Tuesday, December 20, 2005

Bon-bons and Computer Games

As many of you may know, I have been at the Client From Hell -- a bizarre combination of clueless management, passive-aggressive developers, and a heady dose of marriage counseling -- and I'm scheduled to roll off in January. At this point, if I have to talk to another client, I may snap and actually tell them exactly what I think.

That would not be good.

I was supposed to be here for only three months, which made the hour-long commute tolerable (although I bitched to high heaven about it). I should have known. Three months turned into six turned into nine and here I am a year later still commuting 120 miles a day and trying to manage a warehousing project that has run amok. It has been...well, hellish. The worst client I have had. This gig has driven me closer to quitting my job than anything else in the last 12 years.

Oh, I like the individual people quite well. They are nice. Occasionally clueless, but for the most part with good intentions. But the company has re-org'd five times in the year, had three rounds of layoffs, and some plan that includes reabsorbing part of the business back into their parent company. As you might guess, morale is at sub-basement levels. About half of the people who were laid off in the last round were given an end date of 12/31 so they could wrap up current projects.

On one hand, it's nice that they know what's going on over the holidays. On the other, it's quite insulting. "Oh, we don't think you're good enough to keep, but you're on an important project right now, so you need to stay and finish it." Um...No. Sorry. The resumes have been printing at record speed. People are disappearing on a daily basis. I thought I'd be immune to it, since I'm only a contractor, but it sucks the life out of you. I've been dreading going to work every morning, I've had anxiety attacks and insomnia, can't deal with the slightest frustration, and (as my husband so succinctly commented), I'm a hideous bitch.

So, I talked to my boss today about a sabbatical. I don't think you can call it a sabbatical if you're not in the academic world, but the idea is the same: no work. And I shouldn't say I "talked" to him, as if this was a discussion about the possibility of time off. It was pretty much, "I'm taking twelve weeks off. How does this work?" He's entirely on board, which is good. My only concern is not losing medical coverage during this period, and I don't know how that is going to fly. I'm willing to do something "back office", like write a class or edit books, etc, to make it a zero-sum for my company and for me. My boss insisted that regardless of how we work it out, there should be some time when I'm just "gone" and no one expects time from me at all. Financially, we're fine. No bills, no mortgage; the Adorable Husband assures me that I can go back "when I'm ready."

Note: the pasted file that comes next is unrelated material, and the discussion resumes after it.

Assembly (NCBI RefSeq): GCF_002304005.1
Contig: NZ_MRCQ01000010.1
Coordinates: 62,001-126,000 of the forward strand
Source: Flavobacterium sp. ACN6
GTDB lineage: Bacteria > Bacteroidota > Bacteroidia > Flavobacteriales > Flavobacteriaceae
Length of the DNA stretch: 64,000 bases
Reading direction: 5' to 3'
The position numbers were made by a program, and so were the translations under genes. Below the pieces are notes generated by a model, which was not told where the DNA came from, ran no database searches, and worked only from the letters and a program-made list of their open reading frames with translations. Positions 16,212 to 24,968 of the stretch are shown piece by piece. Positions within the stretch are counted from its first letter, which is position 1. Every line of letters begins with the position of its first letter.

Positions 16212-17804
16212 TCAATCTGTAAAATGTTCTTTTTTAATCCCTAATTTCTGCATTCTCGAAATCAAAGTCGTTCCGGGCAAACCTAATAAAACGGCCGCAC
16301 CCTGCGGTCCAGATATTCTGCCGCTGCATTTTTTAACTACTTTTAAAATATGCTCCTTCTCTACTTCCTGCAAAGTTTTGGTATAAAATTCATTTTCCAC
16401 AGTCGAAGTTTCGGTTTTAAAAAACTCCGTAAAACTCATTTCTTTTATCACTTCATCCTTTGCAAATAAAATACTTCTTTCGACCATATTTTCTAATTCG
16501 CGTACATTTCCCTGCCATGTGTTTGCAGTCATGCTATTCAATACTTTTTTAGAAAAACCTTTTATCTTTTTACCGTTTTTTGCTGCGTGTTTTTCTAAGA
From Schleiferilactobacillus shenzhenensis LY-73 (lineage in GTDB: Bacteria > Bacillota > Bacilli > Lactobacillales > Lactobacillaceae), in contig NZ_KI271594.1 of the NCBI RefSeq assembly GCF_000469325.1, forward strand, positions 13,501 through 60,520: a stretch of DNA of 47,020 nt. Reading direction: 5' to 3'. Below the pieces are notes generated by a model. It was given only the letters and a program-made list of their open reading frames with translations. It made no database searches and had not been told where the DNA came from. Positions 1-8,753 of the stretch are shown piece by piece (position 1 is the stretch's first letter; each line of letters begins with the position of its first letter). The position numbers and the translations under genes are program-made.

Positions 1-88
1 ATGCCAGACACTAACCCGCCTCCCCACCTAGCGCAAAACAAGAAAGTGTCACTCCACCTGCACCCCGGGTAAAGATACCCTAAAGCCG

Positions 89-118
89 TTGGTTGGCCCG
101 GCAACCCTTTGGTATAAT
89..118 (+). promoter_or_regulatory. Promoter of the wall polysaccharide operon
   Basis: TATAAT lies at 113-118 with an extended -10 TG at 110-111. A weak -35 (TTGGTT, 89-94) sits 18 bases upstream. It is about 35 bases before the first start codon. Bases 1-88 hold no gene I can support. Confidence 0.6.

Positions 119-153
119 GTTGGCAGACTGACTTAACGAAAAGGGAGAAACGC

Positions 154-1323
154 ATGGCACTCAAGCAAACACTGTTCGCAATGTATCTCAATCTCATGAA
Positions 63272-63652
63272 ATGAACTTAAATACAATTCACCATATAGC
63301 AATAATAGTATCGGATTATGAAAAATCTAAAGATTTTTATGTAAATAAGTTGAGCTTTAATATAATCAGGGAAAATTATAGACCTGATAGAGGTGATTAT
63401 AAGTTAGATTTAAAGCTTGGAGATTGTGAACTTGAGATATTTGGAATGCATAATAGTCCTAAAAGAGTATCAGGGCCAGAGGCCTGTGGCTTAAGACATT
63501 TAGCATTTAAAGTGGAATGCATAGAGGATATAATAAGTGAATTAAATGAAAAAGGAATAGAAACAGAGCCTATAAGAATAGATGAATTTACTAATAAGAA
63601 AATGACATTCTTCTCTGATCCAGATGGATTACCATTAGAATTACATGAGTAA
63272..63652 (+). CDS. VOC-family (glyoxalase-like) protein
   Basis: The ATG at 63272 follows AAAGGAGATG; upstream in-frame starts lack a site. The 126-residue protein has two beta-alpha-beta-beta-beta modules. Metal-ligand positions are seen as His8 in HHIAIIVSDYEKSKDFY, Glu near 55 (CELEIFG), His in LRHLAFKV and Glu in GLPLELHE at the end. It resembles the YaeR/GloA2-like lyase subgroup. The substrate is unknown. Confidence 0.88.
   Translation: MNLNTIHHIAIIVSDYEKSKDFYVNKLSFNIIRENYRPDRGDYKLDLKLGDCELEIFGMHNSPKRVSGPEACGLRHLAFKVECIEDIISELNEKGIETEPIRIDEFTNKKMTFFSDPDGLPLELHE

I don't want to quit -- the grass is almost never greener, and I'm treated very well -- but a few months off is something I'm really looking forward to. Get back to doing the things that I want to do, the things that have fallen by the wayside as my stress and apathy have sapped urge I have to do anything. I'm barely even reading books right now -- which is probably reason enough to put me on life-support. I've offered to write a class, or do a few interviews, or whatever. Mostly, I'm just looking forward to playing computer games until my eyes fall out, stitching, reading, and finishing both the Irish part of the site and the Ireland travelogue.

THe Adorable Husband thinks I'll last about six weeks and then have to go back to work. We'll see. I'm sure he'll have an office pool by the time I actually stop working. "How Long Will She Last?" I suppose it depends on what I end up doing. I can't actually play computer games for days on end (ok, well, maybe a few days), and I have ridiculous requirements for input and amusement: four books going at one time, TV while I'm sorting, indexing, scanning, etc. We'll have to see how it goes.

2 comments:

Mr. Phouka said...

This is the "adorable Husband" in this post, I did NOT and would not (as i value my life and would not like to be maimed in some horrible dishwasher "accident") call my lovely bride the thing I have been accused of. I may have carefully implied she was not as pleasant as she could have been, but that is all the credit I am prepared to accept.

laurafingerson said...

Hey now -- a "sabbatical" is where academics take time off from teaching and service commitments (sitting on committees, supervising students, etc.) to do research for one or two semesters. Academics apply to their institutions for sabbaticals and get paid either their entire salary or a portion of their salary during the time away. But they are WORKING!

However, a "leave of absence" is unpaid. My fall semester was a leave of absence, since I was planning on doing NOTHING related to work after the twins were born. And yes, this most certainly was true. Now I am back on the payroll, although part-time, and I am thinking a full year's leave might have been good.....unfortunately, we still need to feed and clothe ourselves....

You, thus, are taking a glorious leave of absence with no worries or deadlines or commitments! And, no newborn twins! Your life will be very good.